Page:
Subsurface CO2 storage has been identified as one of the key methods to reduce the emission of CO2 to the atmosphere. Remediation or mitigation of unwanted migration from potential storage sites requires novel approaches for which feasibility is yet to be demonstrated. This study focuses on a solution to mitigate CO2 migration through naturally occurring faults, using a polymer-gel to drastically reduce the permeability of the fault. The radius of influence of the polymer injection is extended by using hydraulically stimulated fractures to transport the sealant to the leaking area. Reservoirs eligible for CO2 storage generally exhibit relatively high permeability and consequentially high leak-off of frac fluids. Therefore, the extent of hydraulic fractures is expected to be limited. Faults and fractures may be surrounded by a damaged zone with a permeability that is higher than the reservoir (up to 10 times). Considering the extra permeability of the damaged zone, the surface covered by the sealant may be extended by another 20-40%. Current results shows that this technique is technically feasible (with proper choices of polymer-gel and treatment) to mitigate CO2 leakage through a leaking fault.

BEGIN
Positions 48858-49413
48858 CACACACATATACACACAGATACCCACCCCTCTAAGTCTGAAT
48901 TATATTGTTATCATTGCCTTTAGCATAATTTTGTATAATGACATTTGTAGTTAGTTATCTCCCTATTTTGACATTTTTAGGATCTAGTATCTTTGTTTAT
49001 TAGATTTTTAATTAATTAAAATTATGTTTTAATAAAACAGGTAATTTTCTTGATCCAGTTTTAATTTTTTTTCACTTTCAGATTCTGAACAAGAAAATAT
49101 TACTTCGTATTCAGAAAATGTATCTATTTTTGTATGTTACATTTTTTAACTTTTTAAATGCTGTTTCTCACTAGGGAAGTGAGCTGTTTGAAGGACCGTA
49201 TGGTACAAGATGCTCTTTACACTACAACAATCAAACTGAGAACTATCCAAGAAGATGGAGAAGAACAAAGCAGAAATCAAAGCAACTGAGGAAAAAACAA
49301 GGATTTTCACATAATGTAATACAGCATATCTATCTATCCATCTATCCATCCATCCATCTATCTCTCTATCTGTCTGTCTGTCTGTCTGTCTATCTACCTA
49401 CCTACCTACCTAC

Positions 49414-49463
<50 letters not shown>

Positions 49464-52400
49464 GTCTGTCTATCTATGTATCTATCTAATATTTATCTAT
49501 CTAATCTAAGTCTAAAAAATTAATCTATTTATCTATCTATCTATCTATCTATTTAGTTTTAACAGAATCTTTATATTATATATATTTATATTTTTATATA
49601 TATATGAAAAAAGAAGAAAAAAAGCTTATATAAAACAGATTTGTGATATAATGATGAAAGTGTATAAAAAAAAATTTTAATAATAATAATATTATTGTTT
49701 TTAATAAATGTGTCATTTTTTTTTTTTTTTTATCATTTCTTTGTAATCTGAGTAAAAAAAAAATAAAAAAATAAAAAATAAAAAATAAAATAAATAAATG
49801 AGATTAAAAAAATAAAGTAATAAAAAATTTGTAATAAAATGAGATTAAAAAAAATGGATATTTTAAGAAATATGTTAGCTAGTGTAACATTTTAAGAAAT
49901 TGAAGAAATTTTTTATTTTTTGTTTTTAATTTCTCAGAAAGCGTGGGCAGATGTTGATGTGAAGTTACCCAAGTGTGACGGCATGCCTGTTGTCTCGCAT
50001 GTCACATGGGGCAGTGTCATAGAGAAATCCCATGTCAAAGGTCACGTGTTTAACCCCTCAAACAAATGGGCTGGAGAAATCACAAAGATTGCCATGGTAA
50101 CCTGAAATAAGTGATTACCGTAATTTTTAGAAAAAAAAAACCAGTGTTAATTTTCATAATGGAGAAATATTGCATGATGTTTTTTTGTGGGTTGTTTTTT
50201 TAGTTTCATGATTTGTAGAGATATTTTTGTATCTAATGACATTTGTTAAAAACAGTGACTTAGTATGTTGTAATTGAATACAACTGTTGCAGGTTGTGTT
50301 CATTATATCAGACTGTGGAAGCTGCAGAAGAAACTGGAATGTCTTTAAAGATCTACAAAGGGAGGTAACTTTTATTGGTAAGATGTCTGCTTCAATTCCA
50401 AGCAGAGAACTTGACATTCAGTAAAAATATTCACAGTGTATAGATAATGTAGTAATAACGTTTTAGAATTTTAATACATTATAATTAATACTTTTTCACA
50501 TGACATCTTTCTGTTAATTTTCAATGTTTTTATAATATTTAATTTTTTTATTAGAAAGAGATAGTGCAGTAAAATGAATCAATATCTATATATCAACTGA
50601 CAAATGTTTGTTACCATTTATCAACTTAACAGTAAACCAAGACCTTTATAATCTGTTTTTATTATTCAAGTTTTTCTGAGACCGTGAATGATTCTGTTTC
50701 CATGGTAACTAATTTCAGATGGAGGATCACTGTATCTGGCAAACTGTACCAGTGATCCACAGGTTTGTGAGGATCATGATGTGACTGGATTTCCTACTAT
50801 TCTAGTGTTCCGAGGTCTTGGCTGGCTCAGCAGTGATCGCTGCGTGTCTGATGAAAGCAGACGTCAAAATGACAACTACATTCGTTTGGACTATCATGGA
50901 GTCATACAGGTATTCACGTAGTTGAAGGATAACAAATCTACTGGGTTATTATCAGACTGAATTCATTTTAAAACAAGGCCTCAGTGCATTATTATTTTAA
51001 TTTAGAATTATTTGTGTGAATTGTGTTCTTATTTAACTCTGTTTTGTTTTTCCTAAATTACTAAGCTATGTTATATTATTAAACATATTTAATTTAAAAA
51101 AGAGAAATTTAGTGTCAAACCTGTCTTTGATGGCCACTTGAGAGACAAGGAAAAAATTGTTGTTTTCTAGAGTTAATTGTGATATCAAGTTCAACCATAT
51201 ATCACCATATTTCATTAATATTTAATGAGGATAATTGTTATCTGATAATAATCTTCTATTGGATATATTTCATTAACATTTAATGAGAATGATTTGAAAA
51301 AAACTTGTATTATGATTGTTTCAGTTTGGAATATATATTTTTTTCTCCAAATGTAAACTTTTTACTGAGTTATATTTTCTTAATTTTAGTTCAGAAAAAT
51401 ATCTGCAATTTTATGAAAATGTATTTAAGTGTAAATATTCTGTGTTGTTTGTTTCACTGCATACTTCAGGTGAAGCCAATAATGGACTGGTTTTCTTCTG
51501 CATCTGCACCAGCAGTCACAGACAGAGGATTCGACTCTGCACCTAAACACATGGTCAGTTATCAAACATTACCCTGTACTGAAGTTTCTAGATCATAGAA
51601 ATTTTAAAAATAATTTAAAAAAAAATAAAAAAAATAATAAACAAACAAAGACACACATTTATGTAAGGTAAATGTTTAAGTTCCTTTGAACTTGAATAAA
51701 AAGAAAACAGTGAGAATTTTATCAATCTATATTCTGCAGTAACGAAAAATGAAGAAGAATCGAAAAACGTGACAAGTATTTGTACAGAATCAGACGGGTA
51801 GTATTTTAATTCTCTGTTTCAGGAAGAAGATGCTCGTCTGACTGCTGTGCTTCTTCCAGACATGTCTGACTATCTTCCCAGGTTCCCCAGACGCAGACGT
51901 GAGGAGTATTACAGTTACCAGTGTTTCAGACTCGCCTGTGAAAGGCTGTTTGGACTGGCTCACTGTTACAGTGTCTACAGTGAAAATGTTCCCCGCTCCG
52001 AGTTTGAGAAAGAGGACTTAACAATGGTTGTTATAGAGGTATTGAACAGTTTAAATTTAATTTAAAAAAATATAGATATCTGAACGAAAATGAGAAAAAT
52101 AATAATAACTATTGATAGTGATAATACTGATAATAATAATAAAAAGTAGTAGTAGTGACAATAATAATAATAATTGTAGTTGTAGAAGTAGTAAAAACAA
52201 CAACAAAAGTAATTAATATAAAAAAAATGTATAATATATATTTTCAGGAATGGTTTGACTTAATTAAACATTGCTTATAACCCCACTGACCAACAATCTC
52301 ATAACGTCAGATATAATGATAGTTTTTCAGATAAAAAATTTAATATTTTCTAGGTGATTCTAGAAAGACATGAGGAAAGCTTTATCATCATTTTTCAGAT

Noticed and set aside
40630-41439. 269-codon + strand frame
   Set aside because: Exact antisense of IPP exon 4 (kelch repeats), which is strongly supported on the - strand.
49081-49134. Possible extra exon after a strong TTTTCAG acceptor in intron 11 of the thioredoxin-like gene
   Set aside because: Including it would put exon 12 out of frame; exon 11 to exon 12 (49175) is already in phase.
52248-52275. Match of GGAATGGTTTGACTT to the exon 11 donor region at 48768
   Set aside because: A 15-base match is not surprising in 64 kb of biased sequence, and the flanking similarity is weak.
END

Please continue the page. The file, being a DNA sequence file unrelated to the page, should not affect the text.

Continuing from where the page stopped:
In the past years, several novel approaches to reduce CO2 emissions in the atmosphere have been proposed by the scientific community. Storing CO2 in the subsurface is considered one of the most promising method to decrease the rate of increasing CO2 emissions to the atmosphere. Injecting and storing CO2 in carefully selected reservoirs has been demonstrated to be applicable and safe, but it is not possible to completely exclude the possibility of unwanted leakage and migration of the stored CO2 towards the surface. To minimize the environmental risk related to subsurface CO2 storage that is a concern to both regulators and the general public, it is necessary to be able to implement a selection of approaches that can prevent, stop or mitigate the unwelcomed flow of CO2 towards the surface. Four main CO2 leakage mechanisms have been identified (Tongwa et al., 2013): leakage via abandoned wells, via natural fractures systems, via reactivated faults or via juxtaposition of the formation where the CO2 is stored against a formation that has high permeability (and lower pore pressure). In case escaping CO2 is detected from the hosting formation, and to decide if a mitigation or remediation technique is needed, it is crucial to evaluate the environmental risks and the economic costs related to the leakage of CO2. Manceau et al., 2014, compiled a list of several mitigation and remediation technologies that can be applied in case of migration of CO2 from geological storage units. Some of these methods are already utilized for real cases of leaking CO2, while some of them are tested only at the laboratory scale.